Li'i the Dolphin, Lolita's Miami Seaquarium Tankmate, Moved to SeaWorld in Texas | Miami New Times


"Yet Another Concrete Cell": Activists Criticize Transport of Lolita the Whale's Former Tankmate

Activists had sounded alarm bells over the dolphin's future in the cramped and crumbling Miami tank.
In 2021, Miami-Dade County closed off public access and issued an unsafe structure notice for the venue where Lolita the orca and Li'i, a Pacific white-sided dolphin, lived and performed for decades.
In 2021, Miami-Dade County closed off public access and issued an unsafe structure notice for the venue where Lolita the orca and Li'i, a Pacific white-sided dolphin, lived and performed for decades. Photo by Leonardo DaSilva/Flickr
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In the wake of concerns that Li'i would languish in his Miami Seaquarium pool following the death of his longtime tankmate, Lolita the orca, the dolphin has been moved to a new home in Texas.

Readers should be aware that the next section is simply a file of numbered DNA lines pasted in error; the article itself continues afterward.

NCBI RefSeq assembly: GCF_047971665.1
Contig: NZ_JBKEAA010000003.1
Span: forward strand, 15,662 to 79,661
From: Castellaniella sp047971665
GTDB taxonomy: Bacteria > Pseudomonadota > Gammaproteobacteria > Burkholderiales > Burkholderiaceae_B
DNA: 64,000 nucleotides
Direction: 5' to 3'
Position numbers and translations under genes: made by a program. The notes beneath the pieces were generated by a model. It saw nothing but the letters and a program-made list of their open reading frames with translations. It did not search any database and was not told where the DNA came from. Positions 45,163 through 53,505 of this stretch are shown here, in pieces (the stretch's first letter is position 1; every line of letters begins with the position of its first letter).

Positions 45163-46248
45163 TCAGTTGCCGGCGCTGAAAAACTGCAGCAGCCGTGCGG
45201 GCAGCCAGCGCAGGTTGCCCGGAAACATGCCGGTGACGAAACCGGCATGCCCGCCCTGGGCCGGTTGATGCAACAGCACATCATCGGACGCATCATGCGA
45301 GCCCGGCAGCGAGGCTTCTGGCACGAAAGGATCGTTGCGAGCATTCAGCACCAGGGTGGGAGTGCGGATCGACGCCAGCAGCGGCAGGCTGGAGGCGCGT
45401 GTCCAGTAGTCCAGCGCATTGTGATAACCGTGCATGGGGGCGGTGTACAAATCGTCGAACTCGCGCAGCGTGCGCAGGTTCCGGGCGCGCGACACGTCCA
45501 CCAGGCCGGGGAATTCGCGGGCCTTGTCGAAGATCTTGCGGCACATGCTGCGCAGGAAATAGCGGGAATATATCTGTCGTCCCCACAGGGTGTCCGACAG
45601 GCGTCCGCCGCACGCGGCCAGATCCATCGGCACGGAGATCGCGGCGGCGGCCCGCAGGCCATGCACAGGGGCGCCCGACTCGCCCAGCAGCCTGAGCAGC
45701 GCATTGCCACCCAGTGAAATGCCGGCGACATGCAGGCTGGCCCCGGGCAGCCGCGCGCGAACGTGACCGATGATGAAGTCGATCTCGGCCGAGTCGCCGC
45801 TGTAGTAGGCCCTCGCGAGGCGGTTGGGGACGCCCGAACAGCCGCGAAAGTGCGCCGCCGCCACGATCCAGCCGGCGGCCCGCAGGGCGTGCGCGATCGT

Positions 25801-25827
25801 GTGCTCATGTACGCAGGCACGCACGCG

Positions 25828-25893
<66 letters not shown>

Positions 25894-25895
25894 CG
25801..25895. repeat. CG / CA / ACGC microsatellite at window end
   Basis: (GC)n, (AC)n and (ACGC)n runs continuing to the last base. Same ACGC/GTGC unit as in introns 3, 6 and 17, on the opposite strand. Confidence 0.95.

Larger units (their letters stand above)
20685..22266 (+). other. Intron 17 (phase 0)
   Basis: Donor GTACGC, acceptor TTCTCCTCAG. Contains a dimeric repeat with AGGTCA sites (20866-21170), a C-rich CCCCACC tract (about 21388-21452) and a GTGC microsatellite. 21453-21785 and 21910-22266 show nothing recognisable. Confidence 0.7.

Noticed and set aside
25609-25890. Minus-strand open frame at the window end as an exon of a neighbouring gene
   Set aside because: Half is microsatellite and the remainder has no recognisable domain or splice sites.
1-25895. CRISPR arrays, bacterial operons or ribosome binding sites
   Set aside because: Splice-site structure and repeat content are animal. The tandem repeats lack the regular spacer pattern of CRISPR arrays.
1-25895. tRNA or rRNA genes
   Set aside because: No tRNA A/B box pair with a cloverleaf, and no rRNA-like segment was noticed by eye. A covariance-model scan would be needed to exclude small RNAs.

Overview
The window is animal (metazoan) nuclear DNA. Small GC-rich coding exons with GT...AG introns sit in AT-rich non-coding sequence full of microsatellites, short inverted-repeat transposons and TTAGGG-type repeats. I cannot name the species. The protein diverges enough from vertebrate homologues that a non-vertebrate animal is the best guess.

On Monday, the Miami Seaquarium announced that it had completed its transport of Li’i, a Pacific white-sided dolphin, to SeaWorld San Antonio. The dolphin spent decades living with Lolita before the famed killer whale's death last month.

Activists had raised concerns over Li'i's uncertain fate in the cramped and crumbling tank in Miami following Lolita's death, with some advocating for his relocation to another marine park and others calling for his release to a seaside sanctuary.

"After the departure of Lolita, our animal care experts suggested his relocation to a habitat with other peers of his species, and our efforts to look for his well-being took him to SeaWorld in San Antonio," Miami Seaquarium wrote in a statement. "Although we will very much miss him, we feel happy to know this is the best for him."

Magdalena Rodriguez, a former Miami Seaquarium veterinarian, tells New Times that she's confident Li'i, an elderly dolphin, will live out a better life in Texas surrounded by family members, including his daughter Ohana, who was also confined at the Seaquarium before she was transferred to San Antonio years ago.